BULBS was probably the most radio-friendly track on the album; it’s certainly the most up-tempo and positive-sounding, with a sort of Country/Western feel due to the twangy guitar licks that are heard throughout. Lyrically, not so positive- it seems to be a somewhat angst-laden account of burning out and leaving the country of your birth to move to America, something which Van must have spent a lot of time musing upon. It’s another song which seems to be about a character, but could be describing Morrison himself, which could make this another “hate the music biz and touring” type song. Only Van knows for sure. Regardless, the single was not a hit, possibly due to the discrepancy between the lyric sentiment and the upbeat accompaniment. Also, Van showed that he didn’t quite get American sports; he references “kicking off from center field” in the song’s first line, effectively mixing his baseball and football metaphors. Of course, American football teams do technically kick off from the middle of the field to begin the game, so perhaps that’s what he meant. Who knows. This is one of the cuts written for, but left off Hard Nose the Highway.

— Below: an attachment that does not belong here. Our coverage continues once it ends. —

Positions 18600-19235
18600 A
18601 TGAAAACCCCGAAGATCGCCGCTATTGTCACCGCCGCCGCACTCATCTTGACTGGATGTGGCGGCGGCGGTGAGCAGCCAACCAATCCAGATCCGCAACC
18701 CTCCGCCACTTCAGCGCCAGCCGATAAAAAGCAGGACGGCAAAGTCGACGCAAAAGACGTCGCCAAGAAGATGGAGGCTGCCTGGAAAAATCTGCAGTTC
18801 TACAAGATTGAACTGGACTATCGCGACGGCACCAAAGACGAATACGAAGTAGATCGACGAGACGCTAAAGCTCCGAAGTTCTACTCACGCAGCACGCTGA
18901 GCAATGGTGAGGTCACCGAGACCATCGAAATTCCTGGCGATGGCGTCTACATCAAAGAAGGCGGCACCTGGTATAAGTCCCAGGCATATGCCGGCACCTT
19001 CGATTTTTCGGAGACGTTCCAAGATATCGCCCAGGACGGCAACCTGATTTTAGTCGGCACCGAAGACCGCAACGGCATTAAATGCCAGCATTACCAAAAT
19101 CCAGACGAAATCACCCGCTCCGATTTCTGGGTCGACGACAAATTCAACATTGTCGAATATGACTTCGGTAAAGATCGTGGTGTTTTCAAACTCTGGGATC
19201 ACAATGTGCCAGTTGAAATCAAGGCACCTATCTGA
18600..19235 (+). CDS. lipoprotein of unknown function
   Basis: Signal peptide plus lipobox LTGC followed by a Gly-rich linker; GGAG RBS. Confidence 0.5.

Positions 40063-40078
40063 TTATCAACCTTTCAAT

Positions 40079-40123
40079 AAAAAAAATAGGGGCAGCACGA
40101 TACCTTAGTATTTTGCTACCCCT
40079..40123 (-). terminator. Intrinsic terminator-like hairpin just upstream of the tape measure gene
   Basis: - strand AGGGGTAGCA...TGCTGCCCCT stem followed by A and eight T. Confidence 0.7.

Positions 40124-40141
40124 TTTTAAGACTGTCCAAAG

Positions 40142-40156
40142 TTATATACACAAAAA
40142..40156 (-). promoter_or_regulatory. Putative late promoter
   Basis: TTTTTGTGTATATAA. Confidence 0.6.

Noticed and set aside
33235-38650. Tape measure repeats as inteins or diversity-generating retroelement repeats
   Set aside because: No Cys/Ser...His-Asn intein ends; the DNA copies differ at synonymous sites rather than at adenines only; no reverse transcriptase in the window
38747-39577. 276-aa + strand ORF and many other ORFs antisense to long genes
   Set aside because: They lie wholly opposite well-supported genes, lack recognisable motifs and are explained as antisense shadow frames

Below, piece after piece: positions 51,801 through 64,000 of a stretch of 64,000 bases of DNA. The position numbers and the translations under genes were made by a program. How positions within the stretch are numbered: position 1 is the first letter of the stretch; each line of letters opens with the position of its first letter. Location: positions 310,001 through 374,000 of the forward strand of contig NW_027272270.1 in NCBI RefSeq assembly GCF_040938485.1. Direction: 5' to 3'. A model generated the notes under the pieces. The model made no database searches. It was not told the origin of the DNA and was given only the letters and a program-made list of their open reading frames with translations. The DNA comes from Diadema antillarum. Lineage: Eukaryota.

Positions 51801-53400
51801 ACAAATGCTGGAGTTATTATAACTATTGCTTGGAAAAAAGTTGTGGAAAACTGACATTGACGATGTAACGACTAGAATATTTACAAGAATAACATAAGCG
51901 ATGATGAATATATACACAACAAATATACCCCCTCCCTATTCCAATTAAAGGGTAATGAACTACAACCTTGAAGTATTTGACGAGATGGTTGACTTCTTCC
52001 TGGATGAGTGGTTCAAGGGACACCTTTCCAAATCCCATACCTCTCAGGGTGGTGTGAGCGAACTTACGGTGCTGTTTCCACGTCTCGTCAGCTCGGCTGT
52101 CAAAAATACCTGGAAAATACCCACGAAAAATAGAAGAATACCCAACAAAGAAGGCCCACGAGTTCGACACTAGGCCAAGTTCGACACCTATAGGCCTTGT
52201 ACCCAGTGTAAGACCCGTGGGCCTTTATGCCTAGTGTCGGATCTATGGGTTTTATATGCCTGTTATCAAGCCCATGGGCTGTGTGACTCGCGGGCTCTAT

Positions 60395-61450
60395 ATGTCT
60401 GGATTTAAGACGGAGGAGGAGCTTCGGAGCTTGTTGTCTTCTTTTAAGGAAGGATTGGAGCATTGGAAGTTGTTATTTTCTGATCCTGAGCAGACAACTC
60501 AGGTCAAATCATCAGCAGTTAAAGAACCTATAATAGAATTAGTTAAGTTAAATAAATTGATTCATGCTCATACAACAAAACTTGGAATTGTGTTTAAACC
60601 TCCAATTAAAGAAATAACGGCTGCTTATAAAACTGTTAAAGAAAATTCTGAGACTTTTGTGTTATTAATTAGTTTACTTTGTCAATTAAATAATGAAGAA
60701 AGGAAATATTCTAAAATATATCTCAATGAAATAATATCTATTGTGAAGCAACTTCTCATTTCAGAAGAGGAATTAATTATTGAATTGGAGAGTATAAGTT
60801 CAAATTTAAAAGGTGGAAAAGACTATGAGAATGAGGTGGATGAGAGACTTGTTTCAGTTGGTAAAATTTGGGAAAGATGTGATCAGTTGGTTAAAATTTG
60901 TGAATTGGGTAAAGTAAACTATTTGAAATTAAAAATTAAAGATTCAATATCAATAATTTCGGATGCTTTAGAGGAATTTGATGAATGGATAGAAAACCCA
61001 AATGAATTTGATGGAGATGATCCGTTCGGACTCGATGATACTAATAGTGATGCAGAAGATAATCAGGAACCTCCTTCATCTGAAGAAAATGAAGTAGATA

CUL DE SAC is a rollicking barrelhouse shuffle of a song, featuring the best vocal performance on the entire album from our boy, who scats and croons and yowls and shouts- it’s really something. Lyrically, it seems to be another song concerned with reminding himself to stay grounded and not get caught up in the glamour of the star game, as well as the desire for a place to “take your rest/and hide away”.

COMFORT YOU is a pretty much straightforward pledge of love and devotion to companion Carol Guida (one assumes). It’s another track with an easygoing jazzy shuffle tempo and a nice string arrangement and guitar solo.

COME HERE MY LOVE is another straightforward love song- this time a hushed ballad, lyrically a come-on with a spiritual flavor. It’s mostly vocal, with minimal acoustic guitar accompaniment. The second of the deferred Hard Nose cuts.

COUNTRY FAIR closes the record in pastoral splendor; it’s a quiet, moody, evocative song that reminisces about days gone by, in the setting of a country fair “in sweet summertime”. It looks back with a bittersweet, even regretful, sort of nostalgia- probably indicative of Van’s discontent with his rockstar lifestyle. It’s given another spare arrangement that works wonderfully; mostly acoustic guitar and Rothermel on recorder again, and a sitar-like drone of sorts that barely registers in the background, although there is no musician credit for that instrument on the sleeve. I think this is an overlooked gem, and one of Morrison’s best songs.